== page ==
November 4, 2003  
Volume 97, Issue 36  

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ARTS & ENTERTAINMENT

Pasta and the penis: so many similarities!

By Lori Mastronardi
Gazette Staff

Gazette file photo
MY MOM WON’T READ MY NEW BOOK, BUT YOU CAN! Mark Morton talks about the linguistics of sex in The Lover’s Tongue.

Mark Morton, author of The Lover's Tongue, shares everything from research habits to favourite sexual tidbits.

Was there a particular reason The Lover's Tongue followed Cupboard Love, your book about culinary language?

Well, it seems to me sex has a status or role in human culture which is almost equal to that of food. We need food to survive as individuals and we need sex to survive as a species. As a result, both food and sex have inspired a huge number of words. Think, for example, of the dozens of words we've adopted from Italian for different shapes of pasta - spaghetti, linguini, fusilli, penne, vermicelli, to name only a few. Likewise, think of the hundreds of words that have been invented to denote the penis - prick, cock, dink, pecker, whang and so on.

How do you go about conducting your research?

My main resource was the Oxford English Dictionary on CD-ROM. I could search not just the head words, but the definitions too. I could search for any definition that contained the words "sex" or "breast" or "vagina" or "penis" and it generated a huge list of words that I otherwise wouldn't even have known about. A lot of those words are obsolete, so I wouldn't have found them anywhere else - words like "tarse" which was used in the 15th century to mean "penis" or "scut," which was used in the 16th century to mean "vagina."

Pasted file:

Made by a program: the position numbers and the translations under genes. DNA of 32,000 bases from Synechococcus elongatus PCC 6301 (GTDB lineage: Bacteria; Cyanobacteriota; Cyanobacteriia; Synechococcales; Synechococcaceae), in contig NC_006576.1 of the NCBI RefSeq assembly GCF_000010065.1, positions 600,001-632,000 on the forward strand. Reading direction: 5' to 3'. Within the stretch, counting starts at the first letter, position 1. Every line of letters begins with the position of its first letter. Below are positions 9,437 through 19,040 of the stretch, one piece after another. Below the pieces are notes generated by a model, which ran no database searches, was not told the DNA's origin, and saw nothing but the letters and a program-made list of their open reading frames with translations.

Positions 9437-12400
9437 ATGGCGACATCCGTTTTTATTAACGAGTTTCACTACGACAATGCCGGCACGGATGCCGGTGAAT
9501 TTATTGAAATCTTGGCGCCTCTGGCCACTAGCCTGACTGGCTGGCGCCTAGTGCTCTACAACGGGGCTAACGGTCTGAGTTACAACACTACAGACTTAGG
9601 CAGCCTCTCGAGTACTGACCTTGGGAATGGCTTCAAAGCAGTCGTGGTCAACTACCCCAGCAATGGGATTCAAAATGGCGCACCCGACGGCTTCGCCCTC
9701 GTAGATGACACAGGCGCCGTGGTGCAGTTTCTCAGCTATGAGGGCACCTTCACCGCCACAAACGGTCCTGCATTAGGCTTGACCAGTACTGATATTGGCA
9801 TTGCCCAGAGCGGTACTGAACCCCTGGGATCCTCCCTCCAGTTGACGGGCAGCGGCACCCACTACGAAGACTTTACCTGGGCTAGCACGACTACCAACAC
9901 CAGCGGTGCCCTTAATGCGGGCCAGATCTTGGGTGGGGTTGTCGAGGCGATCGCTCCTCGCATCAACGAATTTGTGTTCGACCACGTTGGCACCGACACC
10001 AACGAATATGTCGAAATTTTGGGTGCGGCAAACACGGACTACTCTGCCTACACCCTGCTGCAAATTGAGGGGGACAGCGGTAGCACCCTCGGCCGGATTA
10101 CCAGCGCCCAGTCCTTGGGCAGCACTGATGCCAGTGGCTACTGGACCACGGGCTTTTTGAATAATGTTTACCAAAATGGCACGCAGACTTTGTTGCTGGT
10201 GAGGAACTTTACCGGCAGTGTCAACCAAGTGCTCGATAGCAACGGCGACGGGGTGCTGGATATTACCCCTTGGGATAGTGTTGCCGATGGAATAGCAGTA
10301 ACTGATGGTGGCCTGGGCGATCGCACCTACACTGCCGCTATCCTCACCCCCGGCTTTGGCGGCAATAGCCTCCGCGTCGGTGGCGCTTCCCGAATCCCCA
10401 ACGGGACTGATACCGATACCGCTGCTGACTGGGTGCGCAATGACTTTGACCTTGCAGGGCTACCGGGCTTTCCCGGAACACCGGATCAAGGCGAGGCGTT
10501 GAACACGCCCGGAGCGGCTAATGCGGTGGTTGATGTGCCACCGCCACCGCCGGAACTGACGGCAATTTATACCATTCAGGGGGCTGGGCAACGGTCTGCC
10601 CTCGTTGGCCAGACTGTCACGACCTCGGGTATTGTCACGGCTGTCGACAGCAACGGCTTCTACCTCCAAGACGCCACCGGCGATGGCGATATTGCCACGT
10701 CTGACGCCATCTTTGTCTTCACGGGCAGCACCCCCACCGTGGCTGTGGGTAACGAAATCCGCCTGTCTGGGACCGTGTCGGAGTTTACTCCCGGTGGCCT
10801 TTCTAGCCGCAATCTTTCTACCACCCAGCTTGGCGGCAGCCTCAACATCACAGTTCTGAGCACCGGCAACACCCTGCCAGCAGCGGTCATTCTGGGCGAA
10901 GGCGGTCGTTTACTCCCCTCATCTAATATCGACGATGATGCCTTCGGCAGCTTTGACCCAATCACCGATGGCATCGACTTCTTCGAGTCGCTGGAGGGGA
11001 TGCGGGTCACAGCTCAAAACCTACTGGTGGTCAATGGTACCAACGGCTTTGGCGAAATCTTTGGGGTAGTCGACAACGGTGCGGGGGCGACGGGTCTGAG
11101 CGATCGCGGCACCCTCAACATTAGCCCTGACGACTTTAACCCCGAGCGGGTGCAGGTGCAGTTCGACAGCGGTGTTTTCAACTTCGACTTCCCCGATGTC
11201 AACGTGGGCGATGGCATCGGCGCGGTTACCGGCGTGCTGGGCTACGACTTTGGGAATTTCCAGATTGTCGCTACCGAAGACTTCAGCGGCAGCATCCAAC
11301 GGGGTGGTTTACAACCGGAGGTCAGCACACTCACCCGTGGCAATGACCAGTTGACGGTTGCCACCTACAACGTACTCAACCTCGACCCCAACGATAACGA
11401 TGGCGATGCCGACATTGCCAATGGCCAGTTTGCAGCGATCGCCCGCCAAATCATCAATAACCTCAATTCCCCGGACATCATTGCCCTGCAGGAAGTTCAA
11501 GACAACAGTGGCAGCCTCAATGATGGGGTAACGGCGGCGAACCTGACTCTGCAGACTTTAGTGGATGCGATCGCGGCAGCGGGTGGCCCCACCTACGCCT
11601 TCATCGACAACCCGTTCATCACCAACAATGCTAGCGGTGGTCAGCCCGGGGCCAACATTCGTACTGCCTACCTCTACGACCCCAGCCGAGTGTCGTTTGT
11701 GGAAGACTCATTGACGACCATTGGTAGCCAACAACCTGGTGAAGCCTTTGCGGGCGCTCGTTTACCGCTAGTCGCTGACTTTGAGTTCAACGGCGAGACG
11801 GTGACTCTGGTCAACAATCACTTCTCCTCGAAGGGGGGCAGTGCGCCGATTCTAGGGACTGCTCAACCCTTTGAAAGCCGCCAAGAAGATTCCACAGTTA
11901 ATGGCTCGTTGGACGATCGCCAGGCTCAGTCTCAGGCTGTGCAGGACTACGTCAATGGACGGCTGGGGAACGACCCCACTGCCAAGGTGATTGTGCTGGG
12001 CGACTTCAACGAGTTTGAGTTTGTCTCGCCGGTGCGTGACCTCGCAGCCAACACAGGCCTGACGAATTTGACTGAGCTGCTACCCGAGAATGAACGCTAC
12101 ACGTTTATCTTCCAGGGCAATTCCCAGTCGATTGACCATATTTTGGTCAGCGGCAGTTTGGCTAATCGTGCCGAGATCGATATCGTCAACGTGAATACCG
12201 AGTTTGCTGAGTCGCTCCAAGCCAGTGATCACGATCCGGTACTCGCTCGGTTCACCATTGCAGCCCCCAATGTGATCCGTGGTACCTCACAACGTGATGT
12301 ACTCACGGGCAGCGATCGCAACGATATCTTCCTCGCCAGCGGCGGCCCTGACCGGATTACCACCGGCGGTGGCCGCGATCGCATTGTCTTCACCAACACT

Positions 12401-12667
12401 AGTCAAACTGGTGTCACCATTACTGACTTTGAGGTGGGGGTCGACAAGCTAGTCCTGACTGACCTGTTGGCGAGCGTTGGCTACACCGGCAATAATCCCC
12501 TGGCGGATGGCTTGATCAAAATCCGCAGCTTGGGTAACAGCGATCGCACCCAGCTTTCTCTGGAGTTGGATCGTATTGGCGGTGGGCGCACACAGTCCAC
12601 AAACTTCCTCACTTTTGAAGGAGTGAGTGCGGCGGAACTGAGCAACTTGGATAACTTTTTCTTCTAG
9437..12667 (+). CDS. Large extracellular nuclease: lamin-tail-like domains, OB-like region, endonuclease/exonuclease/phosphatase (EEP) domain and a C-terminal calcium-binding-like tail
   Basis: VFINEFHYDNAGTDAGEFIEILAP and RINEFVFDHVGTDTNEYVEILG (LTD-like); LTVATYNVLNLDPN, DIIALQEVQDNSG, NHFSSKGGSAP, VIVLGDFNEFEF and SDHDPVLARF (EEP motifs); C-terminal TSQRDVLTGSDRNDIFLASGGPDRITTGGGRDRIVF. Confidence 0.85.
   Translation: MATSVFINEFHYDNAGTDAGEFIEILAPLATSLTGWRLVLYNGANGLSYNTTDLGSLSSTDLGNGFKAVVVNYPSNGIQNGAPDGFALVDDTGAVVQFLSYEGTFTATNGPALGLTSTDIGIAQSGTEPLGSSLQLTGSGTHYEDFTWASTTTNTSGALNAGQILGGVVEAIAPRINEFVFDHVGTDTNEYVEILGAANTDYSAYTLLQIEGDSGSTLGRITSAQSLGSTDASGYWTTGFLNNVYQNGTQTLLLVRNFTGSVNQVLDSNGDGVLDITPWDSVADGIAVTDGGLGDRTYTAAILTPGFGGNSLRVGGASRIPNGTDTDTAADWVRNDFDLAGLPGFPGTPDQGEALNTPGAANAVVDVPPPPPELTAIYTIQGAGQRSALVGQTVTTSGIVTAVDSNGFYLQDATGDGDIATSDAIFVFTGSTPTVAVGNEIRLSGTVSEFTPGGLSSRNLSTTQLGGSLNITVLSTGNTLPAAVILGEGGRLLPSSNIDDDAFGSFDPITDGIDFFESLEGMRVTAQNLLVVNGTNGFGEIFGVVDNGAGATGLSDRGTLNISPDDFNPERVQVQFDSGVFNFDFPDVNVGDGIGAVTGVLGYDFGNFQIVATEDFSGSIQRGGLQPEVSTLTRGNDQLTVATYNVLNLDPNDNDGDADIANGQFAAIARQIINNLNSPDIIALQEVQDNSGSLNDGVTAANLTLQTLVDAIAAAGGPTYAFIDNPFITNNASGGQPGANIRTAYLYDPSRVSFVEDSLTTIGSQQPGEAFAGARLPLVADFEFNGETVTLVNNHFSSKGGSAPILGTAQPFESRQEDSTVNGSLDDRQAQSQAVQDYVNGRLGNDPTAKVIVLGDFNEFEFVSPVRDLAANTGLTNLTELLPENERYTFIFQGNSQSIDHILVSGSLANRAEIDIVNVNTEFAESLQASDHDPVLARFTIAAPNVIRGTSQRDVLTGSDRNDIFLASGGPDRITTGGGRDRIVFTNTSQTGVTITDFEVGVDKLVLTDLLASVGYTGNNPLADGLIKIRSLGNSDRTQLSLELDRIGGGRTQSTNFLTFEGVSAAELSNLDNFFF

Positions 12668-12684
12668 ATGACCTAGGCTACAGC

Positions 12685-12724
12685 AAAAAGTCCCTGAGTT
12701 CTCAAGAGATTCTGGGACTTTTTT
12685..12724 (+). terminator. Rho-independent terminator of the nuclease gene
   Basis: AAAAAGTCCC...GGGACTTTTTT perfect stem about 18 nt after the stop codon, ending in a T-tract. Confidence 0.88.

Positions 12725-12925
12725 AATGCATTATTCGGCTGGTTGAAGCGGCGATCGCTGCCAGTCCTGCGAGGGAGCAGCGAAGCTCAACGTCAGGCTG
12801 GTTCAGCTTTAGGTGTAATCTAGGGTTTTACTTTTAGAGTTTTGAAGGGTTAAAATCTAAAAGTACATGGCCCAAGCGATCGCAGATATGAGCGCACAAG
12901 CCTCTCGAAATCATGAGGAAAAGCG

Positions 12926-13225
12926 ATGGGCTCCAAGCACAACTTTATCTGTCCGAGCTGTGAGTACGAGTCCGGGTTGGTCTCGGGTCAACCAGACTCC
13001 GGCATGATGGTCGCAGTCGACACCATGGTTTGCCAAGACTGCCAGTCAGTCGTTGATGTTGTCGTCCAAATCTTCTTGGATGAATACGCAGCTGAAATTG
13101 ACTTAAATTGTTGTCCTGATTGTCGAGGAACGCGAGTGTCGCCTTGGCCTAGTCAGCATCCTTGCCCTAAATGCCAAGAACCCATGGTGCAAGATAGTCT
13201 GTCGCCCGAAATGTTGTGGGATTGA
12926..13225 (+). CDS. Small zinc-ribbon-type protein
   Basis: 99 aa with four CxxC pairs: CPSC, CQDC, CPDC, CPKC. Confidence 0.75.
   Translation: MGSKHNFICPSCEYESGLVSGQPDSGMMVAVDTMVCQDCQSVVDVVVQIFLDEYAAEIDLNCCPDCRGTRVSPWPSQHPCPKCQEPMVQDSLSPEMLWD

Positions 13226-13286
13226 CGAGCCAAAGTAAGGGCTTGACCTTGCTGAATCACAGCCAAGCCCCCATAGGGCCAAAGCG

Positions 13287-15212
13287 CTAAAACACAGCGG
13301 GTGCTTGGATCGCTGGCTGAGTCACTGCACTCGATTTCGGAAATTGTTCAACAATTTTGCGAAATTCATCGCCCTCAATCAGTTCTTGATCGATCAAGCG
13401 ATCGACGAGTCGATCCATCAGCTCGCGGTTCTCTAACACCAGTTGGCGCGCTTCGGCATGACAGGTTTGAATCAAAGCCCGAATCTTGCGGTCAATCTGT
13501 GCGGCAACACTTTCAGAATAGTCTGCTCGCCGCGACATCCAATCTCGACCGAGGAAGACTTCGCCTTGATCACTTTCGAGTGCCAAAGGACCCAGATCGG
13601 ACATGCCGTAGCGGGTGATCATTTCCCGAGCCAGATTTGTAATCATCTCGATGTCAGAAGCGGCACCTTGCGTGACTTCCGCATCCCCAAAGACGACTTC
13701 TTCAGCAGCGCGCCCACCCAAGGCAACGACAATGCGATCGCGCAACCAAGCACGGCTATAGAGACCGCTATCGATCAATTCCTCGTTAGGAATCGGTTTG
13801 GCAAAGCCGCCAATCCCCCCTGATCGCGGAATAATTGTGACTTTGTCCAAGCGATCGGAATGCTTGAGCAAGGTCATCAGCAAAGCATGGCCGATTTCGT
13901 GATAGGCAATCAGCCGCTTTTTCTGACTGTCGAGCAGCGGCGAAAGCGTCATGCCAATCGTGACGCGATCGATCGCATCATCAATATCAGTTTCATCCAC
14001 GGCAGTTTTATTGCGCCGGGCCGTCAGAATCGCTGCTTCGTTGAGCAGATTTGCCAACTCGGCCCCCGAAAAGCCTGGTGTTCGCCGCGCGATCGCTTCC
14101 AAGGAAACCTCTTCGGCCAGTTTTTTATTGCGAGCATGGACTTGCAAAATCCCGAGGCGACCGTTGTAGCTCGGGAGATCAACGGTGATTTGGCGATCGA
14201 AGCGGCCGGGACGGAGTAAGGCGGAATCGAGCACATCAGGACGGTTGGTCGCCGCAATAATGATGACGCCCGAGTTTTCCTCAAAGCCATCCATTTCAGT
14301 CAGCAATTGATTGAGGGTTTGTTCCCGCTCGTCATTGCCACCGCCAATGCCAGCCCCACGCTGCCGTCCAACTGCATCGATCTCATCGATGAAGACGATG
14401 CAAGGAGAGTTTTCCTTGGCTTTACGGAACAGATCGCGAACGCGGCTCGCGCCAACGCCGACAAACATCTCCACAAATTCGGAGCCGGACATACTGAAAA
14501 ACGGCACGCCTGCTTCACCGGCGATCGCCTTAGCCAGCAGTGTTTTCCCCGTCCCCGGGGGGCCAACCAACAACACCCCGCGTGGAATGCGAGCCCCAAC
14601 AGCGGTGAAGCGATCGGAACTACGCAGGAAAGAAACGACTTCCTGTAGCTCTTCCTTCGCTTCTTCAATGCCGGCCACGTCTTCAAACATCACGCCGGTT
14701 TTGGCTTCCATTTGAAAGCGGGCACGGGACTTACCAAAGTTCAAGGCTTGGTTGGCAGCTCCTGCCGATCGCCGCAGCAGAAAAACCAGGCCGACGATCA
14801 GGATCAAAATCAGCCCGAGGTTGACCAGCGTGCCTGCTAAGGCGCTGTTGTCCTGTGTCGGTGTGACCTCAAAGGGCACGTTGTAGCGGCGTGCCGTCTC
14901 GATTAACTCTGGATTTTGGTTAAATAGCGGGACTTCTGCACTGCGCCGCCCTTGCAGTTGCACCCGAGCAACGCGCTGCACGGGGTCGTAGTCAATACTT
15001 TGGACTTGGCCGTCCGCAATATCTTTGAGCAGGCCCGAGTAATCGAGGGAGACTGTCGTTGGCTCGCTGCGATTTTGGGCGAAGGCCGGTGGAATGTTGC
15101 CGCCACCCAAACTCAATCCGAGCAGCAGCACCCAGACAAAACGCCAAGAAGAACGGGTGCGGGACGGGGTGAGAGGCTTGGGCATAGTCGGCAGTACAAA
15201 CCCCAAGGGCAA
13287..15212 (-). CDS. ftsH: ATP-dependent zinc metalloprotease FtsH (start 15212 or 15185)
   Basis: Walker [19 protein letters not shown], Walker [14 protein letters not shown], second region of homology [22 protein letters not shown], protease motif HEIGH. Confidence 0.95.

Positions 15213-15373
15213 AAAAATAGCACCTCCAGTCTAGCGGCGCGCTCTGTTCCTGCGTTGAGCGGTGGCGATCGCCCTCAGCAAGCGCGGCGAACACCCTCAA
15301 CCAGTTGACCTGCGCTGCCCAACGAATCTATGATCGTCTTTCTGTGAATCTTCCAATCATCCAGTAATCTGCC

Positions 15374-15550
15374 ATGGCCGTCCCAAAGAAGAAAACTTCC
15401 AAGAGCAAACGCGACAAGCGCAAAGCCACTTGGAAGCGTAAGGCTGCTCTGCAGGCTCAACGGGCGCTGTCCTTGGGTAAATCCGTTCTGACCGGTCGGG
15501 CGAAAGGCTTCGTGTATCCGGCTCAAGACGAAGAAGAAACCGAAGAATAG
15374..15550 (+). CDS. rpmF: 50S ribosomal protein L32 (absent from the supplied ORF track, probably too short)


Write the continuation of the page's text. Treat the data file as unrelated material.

What would you say is the most interesting piece of information you've come across while researching?

I loved discovering the word "merkin," which refers to a kind of genital toupée that was used in the 18th century to disguise the loss of pubic hair that results from syphilis. Or take the word "syphilis" itself, which was invented by a poet in the 16th century as a name for a shepherd who was supposedly the first person to be afflicted with that disease. Or how about "rantallion," which was used in the 18th century to signify a man whose scrotum is longer than his penis. Or how about the fact the word "rooster" was invented in the United States in the 19th century so that people wouldn't have to refer to a male chicken as a "cock."

Do you think words are often taken out of context?

I've never thought of it quite that way, but I think you're right: words are taken out of one context and used in another context. Doing so is a form of metaphor. For instance, the word "bitch" originally belonged to a "barnyard" context - it denoted a female dog. The word was then borrowed and applied to women as a term of objectification. You see that same process, too, with the slang names of body parts: fruit names, like grapefruits or melons, are often borrowed and turned into names for female breasts. Other examples would include "vagina," which is actually a Latin word meaning "sheath," the covering that a sword is put into. And "penis" comes from a Latin word that means "tail."

Have you grown tired of learning about language? Do you think you've reached your saturation point regarding sexual language?

I guess my enjoyment of etymologies is not as vivid and visceral as it once was, but it's now deeper and more extensive. As for sexual language in particular, I think I eventually did reach a kind of saturation point as I was researching the book. But that happens with any large project: you reach the point where you feel almost numbed by the information and then in time that goes away and fascination returns.

What does your family think about The Lover's Tongue?

My wife thinks it's great and of course I dedicated it to her! Our four dogs, though, seem somewhat indifferent to the project. My mom has said she's slowly getting used to the idea of me writing a "sex book." But it'll probably be a while before she'll be displaying The Lover's Tongue on her coffee table next to my other books!

 

 

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